Bundle shops draw bargain seekers


Khairulnizam arranging the second-hand clothes he sells at his shop in Bandar Baru Uda.

THE demand for second-hand goods has been on the rise lately as people look for alternatives to reduce their spending following the rise in the cost of living.

Traders selling the pre-loved items said they had been getting more customers, from the rich and poor, since the start of the Covid-19 pandemic.

Khairulnizam Haron, 29, who operates such a store in Johor Baru’s Bandar Baru Uda selling second-hand shoes and clothes, said his customers ranged from avid second-hand goods collectors to those who needed cheaper clothing options.

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“Previously, most of my customers were collectors who enjoyed hunting down limited edition and good quality clothing. They did not mind forking out some extra money to get their hands on these items.

“You can find the rarest of clothes and shoes, including those that are not commonly found around stores in the country, in bundle shops such as mine.

People choosing clothes at a warehouse supplying second-hand goods in Johor.People choosing clothes at a warehouse supplying second-hand goods in Johor.

“This is because we get most of our items from all over the world, such as Thailand, Japan, South Korea and European countries.

“However, I noticed that nowadays, people are opting to get second-hand items because of the price and not merely as a collector’s item.

They see bundle shops as an alternative to save up money as it is cheaper than buying new things,” he told StarMetroKhairulnizam, who has been operating the store for over three years, said the clothes and shoes he sold ranged from RM10 to RM80, depending on the brand, material and condition.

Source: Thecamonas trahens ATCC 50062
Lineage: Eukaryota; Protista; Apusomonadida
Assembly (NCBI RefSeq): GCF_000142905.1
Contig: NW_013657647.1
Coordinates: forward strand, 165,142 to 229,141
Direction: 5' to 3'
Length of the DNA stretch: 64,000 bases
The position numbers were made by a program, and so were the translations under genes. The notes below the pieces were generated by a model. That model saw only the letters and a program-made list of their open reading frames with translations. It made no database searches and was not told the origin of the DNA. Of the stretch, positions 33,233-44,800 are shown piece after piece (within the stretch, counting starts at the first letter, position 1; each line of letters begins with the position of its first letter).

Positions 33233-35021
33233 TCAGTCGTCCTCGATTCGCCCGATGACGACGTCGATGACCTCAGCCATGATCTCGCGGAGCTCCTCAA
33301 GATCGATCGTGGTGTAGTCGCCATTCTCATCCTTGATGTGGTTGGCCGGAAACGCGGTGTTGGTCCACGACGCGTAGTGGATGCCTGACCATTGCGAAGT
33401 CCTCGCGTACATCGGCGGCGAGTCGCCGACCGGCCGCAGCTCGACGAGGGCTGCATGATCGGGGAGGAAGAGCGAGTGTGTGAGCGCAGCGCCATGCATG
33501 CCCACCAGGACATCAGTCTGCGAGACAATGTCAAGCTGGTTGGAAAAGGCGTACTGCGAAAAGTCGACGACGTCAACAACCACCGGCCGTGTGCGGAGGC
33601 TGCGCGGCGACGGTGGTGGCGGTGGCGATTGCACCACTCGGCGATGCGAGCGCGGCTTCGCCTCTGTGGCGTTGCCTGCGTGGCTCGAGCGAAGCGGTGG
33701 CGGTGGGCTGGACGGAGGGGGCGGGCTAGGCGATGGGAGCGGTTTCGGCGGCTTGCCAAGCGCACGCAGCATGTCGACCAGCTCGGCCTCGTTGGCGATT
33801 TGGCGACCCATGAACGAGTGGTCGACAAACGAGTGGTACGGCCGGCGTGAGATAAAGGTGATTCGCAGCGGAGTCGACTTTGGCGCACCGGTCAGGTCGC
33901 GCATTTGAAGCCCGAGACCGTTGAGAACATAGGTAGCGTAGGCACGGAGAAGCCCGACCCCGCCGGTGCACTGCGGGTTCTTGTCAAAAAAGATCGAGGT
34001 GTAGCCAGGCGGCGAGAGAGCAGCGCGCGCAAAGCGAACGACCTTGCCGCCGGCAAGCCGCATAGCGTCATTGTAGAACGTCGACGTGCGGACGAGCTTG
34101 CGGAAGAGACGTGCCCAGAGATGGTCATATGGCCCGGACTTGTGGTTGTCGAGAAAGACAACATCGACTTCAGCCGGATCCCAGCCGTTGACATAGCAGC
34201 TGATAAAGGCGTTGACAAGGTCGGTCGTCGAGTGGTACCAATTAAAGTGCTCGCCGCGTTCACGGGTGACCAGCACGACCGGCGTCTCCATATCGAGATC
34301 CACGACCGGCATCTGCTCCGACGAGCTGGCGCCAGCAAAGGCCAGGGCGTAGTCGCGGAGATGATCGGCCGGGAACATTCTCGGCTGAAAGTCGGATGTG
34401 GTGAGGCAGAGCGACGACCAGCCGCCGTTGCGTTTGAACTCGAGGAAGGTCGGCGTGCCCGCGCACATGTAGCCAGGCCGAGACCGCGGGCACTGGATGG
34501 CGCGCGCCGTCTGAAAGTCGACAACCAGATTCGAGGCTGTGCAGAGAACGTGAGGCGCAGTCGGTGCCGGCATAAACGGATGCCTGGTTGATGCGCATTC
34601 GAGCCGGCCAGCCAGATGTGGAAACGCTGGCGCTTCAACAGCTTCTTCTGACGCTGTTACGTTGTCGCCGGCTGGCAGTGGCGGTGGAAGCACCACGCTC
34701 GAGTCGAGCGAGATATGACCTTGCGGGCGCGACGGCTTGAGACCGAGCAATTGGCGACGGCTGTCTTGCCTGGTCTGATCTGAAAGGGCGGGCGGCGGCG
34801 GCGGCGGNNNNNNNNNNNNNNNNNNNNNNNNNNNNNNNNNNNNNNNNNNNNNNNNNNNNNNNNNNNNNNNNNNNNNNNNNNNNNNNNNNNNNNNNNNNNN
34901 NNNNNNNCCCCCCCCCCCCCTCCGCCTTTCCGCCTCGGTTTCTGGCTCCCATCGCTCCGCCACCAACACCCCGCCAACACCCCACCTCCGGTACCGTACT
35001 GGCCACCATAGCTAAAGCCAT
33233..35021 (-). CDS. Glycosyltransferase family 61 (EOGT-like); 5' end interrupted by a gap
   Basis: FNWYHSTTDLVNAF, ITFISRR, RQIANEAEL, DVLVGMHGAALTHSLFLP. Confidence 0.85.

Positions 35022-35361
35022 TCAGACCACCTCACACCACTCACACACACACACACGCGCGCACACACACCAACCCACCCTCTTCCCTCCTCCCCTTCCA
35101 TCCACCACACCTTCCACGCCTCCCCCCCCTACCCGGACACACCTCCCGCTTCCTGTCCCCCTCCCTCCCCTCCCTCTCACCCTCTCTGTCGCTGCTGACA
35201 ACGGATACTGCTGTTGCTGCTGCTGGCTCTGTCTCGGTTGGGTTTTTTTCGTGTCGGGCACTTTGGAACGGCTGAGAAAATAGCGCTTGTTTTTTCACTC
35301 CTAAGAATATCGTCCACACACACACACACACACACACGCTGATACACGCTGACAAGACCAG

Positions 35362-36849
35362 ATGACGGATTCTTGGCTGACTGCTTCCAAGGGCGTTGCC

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“Second-hand goods can really help those who are struggling to make ends meet, as just RM50 can get them a few items of clothing.

“At the same time, it caters as well to those who have more money to spend as we also have rare finds that are more expensive than other items in our store,” he said, adding that his customers included students.

Apart from the locals, Khairulnizam said he had also been getting more customers from Singapore and other parts of Malaysia.

“Business has improved by about 15% this year compared to last year and I believe it will increase further by the end of the year,” he added.

Omar explaining to a customer the features of a second-hand laptop at his shop.Omar explaining to a customer the features of a second-hand laptop at his shop.

Omar Nasar, 34, who has been selling second-hand computers and laptops for the past 13 years, said the demand for the items skyrocketed during the early phases of the movement control order.

“At that time, many people were forced to work and study from home due to the MCO and were in urgent need of these gadgets.

“Some parents were unable to afford new computers and laptops, especially those who had been laid off from their jobs.